A new paper by Dawn Gillies (OPTIMA 2015) and colleagues was recently published on the use of hydrostatic pressure to monitor how 'squishy' cancer cells are compared with non-cancerous cells.
This was the inspiration for the Squishy Cancer public engagement with research project, piloted for the first time at the Botanic Gardens @ EXPLORATHON 2018. More information can be found here and here.
- A new method to monitor the mechanical behaviour of cells is described.
- Measurements are made in real-time and non-destructively.
- The response of cells to hydrostatic pressure has been measured.
- Intracellular displacements were recorded at the nanoscale.
Cell mechanical behaviour is increasingly recognised as a central biophysical parameter in cancer and stem cell research, and methods of investigating their mechanical behaviour are therefore needed.
We have developed a novel qualitative method based on quantitative phase imaging which is capable of investigating cell mechanical behaviour in real-time at cellular resolution using optical coherence phase microscopy (OCPM), and stimulating the cells non-invasively using hydrostatic pressure. The method was exemplified to distinguish between cells with distinct mechanical properties, and transient change induced by Cytochalasin D.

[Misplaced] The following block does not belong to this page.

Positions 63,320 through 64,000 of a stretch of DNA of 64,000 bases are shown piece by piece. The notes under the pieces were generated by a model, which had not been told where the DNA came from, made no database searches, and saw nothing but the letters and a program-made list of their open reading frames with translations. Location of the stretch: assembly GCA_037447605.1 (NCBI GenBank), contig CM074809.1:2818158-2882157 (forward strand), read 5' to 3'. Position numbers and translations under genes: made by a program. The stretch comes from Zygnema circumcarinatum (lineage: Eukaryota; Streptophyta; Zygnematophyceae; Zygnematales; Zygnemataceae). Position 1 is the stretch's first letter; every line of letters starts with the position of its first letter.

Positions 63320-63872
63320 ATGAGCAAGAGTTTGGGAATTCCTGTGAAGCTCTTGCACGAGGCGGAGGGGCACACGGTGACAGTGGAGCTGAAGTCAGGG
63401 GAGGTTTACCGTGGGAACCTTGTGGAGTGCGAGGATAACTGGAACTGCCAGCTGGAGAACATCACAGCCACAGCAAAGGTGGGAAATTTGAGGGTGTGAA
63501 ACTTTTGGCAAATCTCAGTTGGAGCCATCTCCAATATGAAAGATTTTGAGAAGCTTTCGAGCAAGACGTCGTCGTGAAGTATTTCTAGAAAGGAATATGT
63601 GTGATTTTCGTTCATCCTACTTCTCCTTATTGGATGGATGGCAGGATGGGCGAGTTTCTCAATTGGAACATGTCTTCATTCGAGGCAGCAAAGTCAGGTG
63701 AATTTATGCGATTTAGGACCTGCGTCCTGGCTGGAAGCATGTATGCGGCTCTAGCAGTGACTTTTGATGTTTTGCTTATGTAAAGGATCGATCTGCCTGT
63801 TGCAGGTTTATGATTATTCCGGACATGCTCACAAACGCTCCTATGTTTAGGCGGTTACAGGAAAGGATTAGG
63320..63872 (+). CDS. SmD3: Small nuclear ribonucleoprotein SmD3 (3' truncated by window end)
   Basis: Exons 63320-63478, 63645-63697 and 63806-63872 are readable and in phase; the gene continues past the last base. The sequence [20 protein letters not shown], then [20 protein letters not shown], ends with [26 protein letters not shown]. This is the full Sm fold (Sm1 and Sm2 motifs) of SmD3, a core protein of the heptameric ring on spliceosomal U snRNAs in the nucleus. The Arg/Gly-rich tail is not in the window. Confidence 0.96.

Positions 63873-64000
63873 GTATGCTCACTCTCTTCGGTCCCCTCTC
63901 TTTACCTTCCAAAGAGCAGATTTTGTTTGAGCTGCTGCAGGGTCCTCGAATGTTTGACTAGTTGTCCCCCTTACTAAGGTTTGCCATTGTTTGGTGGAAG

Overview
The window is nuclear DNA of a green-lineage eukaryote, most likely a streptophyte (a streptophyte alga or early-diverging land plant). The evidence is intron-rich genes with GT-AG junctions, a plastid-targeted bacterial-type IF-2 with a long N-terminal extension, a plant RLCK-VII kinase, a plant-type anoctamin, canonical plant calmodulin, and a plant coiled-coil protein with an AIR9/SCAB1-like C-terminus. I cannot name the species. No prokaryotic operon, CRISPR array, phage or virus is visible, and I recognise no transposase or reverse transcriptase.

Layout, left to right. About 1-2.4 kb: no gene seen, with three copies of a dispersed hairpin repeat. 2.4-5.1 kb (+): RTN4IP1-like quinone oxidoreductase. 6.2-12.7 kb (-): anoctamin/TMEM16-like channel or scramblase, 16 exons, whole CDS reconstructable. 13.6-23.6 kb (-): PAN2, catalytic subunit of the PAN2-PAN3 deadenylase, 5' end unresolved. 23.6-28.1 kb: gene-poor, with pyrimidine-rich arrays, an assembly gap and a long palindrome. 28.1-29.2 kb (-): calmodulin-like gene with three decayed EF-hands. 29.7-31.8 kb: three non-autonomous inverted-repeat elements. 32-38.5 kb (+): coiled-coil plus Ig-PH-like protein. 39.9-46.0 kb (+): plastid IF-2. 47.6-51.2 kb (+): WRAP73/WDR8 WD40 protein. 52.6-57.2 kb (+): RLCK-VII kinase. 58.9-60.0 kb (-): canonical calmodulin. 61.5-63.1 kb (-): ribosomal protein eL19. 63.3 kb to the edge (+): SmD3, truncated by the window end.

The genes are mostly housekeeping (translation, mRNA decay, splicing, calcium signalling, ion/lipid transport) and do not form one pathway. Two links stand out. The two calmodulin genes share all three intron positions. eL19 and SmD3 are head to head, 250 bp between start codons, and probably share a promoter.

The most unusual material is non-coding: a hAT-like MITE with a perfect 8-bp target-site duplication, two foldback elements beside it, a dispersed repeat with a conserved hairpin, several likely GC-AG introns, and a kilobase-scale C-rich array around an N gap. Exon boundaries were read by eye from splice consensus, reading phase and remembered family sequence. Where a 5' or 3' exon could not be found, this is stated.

We showed the potential of quantitative phase imaging to detect nanoscale intracellular displacement induced by varying hydrostatic pressure in microfluidic channels, reflecting cell mechanical behaviour. Further physical modelling is required to yield quantitative mechanical properties.
I need to know more!
To read more about this exciting project, you can view the paper in full here (log in required): Gillies et al 2018.
You can also watch a video of these results being presented at the SPIE BiOS 2017 in California (pay walled): Conference proceedings